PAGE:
London: A troubled British teenager who threw a six-year-old French boy from a viewing platform at London's Tate Modern art gallery was on Friday jailed for life.
Judge Maura McGowan told Jonty Bravery, 18, he would spend at least 15 years in custody for attempting to murder the boy in front of horrified crowds on August 4 last year.
But she also said: "You may never be released."
The young boy, who cannot be identified because of his age, was hurled head first off the 10th floor gantry and plunged 30 metres (100 feet) on to a fifth-floor roof below.
He broke his spine, legs and arms and suffered a head injury in the fall. His condition has since improved but he still requires round-the-clock care and may never fully recover.
Sentencing Bravery at the Central Criminal Court judge McGowan said what he had done was "callous" and "beyond imagination".
She told him he would remain "a grave danger to the public", adding: "You almost killed that six-year-old boy... The injuries you caused are horrific.
"That little boy has suffered permanent and life-changing injuries."
'I am mad'
Bravery has been detained in a high-security psychiatric unit since the attack, which he said he carried out because he had not been given proper treatment for mental health issues.
The burly teenager, who was 17 at the time, was diagnosed with Autism Spectrum Disorder (ASD) at the age of five and has a personality disorder.
Psychiatrists said he also had psychopathic traits, although he had not been formally assessed for the condition.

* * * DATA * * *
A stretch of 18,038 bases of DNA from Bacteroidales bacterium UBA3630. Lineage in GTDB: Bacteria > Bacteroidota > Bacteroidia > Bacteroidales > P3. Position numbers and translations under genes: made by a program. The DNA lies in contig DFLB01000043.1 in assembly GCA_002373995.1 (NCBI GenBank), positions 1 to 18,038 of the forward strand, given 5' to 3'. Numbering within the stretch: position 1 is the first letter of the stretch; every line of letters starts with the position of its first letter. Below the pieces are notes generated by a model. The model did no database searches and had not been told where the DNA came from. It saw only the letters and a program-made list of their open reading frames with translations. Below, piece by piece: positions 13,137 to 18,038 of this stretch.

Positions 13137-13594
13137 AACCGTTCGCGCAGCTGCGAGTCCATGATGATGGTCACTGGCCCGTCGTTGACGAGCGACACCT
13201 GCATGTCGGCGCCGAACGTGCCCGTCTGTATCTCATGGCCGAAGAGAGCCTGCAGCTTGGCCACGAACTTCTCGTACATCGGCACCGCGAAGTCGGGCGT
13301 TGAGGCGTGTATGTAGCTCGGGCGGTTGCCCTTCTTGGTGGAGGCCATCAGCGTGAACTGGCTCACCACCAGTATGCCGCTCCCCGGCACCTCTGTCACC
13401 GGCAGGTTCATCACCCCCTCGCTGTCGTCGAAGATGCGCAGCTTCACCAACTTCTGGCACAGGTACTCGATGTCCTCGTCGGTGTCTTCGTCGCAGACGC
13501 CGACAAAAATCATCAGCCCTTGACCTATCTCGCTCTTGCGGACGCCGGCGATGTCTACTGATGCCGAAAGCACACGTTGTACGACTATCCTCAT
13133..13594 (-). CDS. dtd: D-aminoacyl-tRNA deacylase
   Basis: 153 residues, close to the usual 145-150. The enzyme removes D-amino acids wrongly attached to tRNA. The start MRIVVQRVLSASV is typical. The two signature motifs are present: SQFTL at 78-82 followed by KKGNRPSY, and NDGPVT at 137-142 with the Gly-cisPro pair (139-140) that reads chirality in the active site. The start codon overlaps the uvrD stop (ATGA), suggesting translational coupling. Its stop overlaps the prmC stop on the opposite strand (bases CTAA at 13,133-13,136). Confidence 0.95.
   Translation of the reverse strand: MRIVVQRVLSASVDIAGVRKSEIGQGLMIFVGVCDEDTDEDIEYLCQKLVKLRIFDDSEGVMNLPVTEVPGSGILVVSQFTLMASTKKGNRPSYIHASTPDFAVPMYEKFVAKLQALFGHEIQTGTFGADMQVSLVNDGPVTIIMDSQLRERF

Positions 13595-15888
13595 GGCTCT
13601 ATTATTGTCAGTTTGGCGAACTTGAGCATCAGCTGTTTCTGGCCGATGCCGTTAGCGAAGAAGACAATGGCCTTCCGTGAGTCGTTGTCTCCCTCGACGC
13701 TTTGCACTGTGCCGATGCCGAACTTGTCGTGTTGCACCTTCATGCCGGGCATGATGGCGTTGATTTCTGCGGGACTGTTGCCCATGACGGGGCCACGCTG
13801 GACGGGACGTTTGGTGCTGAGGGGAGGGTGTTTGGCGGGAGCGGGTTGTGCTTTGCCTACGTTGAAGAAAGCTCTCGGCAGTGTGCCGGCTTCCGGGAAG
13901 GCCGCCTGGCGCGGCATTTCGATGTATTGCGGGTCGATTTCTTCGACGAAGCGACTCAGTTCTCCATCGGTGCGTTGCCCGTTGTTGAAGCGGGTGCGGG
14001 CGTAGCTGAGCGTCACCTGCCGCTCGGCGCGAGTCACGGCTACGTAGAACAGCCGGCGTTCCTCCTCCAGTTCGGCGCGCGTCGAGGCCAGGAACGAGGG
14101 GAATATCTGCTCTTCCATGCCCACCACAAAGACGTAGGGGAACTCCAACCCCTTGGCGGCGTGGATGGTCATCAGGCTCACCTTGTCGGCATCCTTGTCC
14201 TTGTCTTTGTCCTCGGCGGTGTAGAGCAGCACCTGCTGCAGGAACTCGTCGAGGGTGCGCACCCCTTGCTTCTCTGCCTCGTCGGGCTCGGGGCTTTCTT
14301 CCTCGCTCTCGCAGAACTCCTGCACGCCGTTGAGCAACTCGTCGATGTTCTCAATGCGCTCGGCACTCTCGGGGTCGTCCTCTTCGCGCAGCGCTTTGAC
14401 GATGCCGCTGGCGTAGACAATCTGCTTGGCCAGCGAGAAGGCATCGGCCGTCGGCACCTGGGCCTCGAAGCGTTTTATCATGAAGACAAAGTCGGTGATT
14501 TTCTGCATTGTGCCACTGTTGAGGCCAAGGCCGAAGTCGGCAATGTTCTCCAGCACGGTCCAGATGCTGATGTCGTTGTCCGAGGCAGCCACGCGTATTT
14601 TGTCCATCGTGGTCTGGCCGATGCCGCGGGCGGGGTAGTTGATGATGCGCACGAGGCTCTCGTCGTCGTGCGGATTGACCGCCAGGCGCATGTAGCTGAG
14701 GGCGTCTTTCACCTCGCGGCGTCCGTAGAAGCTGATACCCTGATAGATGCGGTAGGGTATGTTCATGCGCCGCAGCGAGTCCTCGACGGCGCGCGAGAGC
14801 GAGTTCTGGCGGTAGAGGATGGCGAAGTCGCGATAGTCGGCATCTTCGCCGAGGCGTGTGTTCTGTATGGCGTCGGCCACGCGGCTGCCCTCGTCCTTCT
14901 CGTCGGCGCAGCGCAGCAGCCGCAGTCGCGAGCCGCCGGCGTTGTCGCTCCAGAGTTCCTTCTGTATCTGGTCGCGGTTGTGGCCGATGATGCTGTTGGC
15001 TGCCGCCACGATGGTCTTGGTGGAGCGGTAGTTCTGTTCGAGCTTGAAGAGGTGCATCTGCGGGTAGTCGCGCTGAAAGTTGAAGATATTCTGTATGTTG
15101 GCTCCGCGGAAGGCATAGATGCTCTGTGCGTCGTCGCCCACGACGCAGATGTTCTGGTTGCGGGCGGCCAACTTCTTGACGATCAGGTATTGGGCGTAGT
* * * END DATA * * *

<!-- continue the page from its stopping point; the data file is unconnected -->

When challenged about what he had done on the day of the attack, he is said to have smirked and replied: "Yes, I am mad... It's not my fault. It's social services' fault."
Questions have been raised about how he was able to carry out the attack, as he was living in supported accommodation and under the care of social services in west London.
The court was told he had also indicated he would carry out such an attack, in a secret recording purported to have been made by his carers that was never shared.
A forensic consultant psychiatrist told the court on Thursday it was unlikely Bravery would ever be considered for release into the community.
Judge McGowan said she had weighed the submissions of medical experts in the case, and concluded that he would not get more treatment in a secure unit than in prison.
She reduced the sentence because of his age and his early guilty plea.
But she told him: "I cannot emphasise too clearly that this is not a 15-year sentence. The sentence is detention for life. The minimum term is 15 years.
"Your release cannot be considered before then. You may never be released."
Bravery, who followed proceedings via videolink, showed no emotion as the sentence was passed.